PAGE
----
Contura directors fight back over accusations about coal asset sale

The independent members of the Board of Directors for Contura Energy, which a few months ago bought some of the major coal mines of Alpha Natural Resources out of bankrupcy, on Nov. 18 responded to recent accusations made by the West Virginia Department of Environmental Protection in the U.S. Bankruptcy Court for the Eastern District of Virginia.

They said: “Since Alpha’s successful emergence from Chapter 11 Bankruptcy protection on July 26, 2016, and the concurrent sale of certain core assets to Contura Energy, Inc., both entities have been working diligently to implement their respective obligations under Alpha’s Plan of Reorganization confirmed by the Court. By any account, Alpha’s restructuring case was extremely complex, involving the oversight, input, and ultimately support of various constituencies, federal and state government entities, surety providers, union employees, pension beneficiaries, trade creditors, and many others.

“Over the past several weeks, Contura Energy’s senior management has worked proactively and closely with Alpha’s senior management and lender parties to Alpha’s First Lien Credit Agreement, to resolve certain issues identified during the Plan’s implementation. The efforts of the aforementioned parties culminated in the First Lien Settlement Agreement and the Contura Settlement Agreement filed by Alpha with the Court on November 4, 2016.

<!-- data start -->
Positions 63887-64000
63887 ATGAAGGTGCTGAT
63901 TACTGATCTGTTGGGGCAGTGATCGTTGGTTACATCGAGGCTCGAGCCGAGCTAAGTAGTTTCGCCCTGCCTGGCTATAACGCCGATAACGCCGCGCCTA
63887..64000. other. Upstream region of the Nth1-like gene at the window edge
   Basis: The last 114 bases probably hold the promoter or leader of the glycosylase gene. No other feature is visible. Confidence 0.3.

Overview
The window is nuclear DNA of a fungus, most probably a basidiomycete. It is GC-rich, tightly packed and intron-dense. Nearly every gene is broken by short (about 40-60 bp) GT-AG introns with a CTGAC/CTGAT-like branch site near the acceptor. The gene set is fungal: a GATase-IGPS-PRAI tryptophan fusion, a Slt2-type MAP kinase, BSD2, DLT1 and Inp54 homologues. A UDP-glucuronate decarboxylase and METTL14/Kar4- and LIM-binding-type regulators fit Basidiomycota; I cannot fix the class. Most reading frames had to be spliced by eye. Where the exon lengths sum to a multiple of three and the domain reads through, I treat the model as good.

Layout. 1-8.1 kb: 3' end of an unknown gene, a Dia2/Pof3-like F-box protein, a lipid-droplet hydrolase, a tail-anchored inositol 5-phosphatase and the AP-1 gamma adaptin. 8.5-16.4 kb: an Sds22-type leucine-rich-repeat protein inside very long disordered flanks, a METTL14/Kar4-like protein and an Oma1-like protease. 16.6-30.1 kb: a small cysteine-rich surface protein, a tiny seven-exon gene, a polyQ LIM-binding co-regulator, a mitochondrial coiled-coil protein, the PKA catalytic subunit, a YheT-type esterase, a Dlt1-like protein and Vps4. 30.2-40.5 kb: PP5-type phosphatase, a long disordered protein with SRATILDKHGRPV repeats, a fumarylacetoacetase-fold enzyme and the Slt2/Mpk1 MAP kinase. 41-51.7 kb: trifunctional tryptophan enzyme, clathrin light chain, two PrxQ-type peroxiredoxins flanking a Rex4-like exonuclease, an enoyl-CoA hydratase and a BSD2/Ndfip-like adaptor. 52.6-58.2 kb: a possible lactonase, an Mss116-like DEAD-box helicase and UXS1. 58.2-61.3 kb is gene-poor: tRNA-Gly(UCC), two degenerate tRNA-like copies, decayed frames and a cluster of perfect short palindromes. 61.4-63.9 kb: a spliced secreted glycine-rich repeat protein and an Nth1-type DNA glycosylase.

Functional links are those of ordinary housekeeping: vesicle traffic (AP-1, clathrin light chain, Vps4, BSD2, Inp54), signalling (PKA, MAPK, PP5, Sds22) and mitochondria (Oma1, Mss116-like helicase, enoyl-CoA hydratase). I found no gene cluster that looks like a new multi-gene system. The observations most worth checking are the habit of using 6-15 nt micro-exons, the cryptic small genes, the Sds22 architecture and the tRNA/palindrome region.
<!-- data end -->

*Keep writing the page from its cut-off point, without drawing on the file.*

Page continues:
“In a subsequent filing with the Court on November 16, 2016, the West Virginia Department of Environmental Protection made claims with respect to Contura’s senior management that the Independent Directors of Contura’s board believe to be inaccurate and defamatory as they are made without any evidence whatsoever, with no basis in fact, and without merit.

“The Independent Directors fully and completely support Contura’s senior management team. The Independent Directors believe that throughout this process, senior management has conducted themselves with the utmost integrity and professionalism, and have worked tirelessly to implement a complex reorganization while ensuring the financial health of Alpha and Contura. The efforts of Alpha’s and Contura’s dedicated management teams continue to ensure the preservation of thousands of jobs and provide value to both companies’ diverse set of stakeholders. We challenge any inference to the contrary. We intend to work with all parties to resolve these allegations and will vigorously defend the hard-earned reputations and integrity of management to the fullest extent.”